Can you buy a house with a friend?
You can purchase a home with virtually anyone, including a friend — or several friends. But blending friendship and homeownership has benefits and drawbacks, and it entails taking a unique set of steps to qualify for a mortgage.
Pros & cons of buying a house with friends
According to a recent Realtor.com survey of more than 1,000 U.S. adults, nearly one in three American homeowners have bought a primary home with someone other than their spouse. But purchasing property with a friend has its share of pros and cons.
Pros of buying a house with friends
- It can be easier to qualify for a mortgage loan. If both of you are applying for the mortgage, lenders will consider your combined assets, credit scores, and incomes when determining your eligibility for a home loan. And two incomes are always better than one in terms of how much home you can afford.
- It can help with a down payment. Splitting a down payment can help you save a lot of money upfront. And, with the median down payment on a home clocking in at about 13%, a typical down payment on a $300,000 house would cost $39,000. That’s no small amount, especially when you consider that wages haven’t been keeping up with home price growth.
- It can make ongoing monthly expenses more manageable. In addition to sharing responsibility for the monthly mortgage payment, you and a friend can split other homeownership costs, such as utilities, maintenance, repairs, and any mortgage insurance. This will help to make homeownership more affordable for both parties.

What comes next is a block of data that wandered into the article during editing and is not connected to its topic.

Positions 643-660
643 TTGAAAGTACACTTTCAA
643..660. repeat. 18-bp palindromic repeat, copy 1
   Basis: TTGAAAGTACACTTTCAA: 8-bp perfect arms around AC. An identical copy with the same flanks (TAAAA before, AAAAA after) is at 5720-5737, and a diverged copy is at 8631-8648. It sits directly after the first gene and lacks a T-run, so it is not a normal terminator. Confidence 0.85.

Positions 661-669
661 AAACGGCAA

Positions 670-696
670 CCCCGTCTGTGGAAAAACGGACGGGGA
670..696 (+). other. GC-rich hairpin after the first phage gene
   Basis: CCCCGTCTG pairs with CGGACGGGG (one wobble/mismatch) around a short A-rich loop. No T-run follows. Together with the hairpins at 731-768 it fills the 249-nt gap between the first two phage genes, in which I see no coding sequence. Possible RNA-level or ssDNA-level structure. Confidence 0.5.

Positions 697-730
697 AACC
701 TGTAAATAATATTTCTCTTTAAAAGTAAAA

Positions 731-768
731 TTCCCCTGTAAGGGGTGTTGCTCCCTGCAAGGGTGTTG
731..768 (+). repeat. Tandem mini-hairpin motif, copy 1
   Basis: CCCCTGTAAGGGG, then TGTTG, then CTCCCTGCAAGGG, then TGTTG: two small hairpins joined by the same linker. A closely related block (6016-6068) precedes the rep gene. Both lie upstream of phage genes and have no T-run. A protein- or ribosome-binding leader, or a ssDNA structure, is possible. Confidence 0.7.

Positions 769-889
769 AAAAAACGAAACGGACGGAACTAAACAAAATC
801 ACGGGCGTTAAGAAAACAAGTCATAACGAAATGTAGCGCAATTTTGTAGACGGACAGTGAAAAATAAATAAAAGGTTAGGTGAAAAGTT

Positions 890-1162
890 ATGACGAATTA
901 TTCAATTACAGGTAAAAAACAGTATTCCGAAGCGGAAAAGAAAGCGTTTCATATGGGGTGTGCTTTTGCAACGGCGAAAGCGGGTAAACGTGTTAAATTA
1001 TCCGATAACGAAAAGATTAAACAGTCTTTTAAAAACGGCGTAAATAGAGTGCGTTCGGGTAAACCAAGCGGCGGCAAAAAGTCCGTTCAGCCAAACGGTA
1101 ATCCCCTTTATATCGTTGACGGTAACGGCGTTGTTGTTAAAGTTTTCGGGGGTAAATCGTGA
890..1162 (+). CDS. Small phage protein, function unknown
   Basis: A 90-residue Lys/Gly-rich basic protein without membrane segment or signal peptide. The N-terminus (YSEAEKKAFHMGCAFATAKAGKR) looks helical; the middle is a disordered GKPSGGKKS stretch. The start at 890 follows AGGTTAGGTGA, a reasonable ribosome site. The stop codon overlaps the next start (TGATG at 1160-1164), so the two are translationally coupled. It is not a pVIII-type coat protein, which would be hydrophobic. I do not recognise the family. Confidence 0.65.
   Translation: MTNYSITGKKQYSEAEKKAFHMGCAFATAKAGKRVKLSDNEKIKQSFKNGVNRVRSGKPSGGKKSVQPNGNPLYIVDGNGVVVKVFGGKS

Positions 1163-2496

Cons of buying a house with friends
- It can potentially hurt your mortgage rate. If your friend has a lower credit score than you do, their lackluster credit could impact the interest rate you qualify for when applying for a mortgage. Mortgage lenders will consider both borrowers when reviewing your application. Generally, borrowers with credit scores of 740 or higher qualify for the best mortgage interest rates.
- It prevents you from having sole control of the home. When you co-own a home with a friend, your friend has a say over what happens to the property. This can create tension if only one of you decides you want to sell the home in the future.
- It can strain your friendship. Co-owning a home with a friend can be a recipe for tension if you don’t see eye to eye. It can also hurt your friendship if you live in the home together and don’t gel as roommates because of lifestyle differences.
How to buy a house with a friend: Step-by-step guide
Now that you know the pros and cons of purchasing property with a friend, you can make an informed decision about whether to buy a home with a friend.
If you decide you want to move forward, the following steps can streamline the buying process.
1. Create an ironclad contract.
Things can get messy without a written contract that spells out the terms of your agreement as co-owners. Your ownership agreement should specify terms such as who’s responsible for what expenses (including utilities, repairs, and home improvements), how home appreciation will be shared, how tax breaks will be divided, what happens if either person wants to sell, and how capital gains will be split when the property is sold. Pro tip: Although you can find generic co-ownership agreements online, it’s wise to have a real estate attorney draw up your contract, or at least review your contract before you sign it so that the terms are fair to both parties.
2. Determine your homeownership structure.
When co-buyers aren’t married, they typically share title (ownership) of the property as either tenants in common (TIC) or as joint tenants. TIC is a more flexible type of ownership since it allows for owners to have an unequal share of the property, which can be a good option if one person funds a larger portion of the down payment. Joint tenants, meanwhile, own a 50-50 share of the home.
3. Create a budget.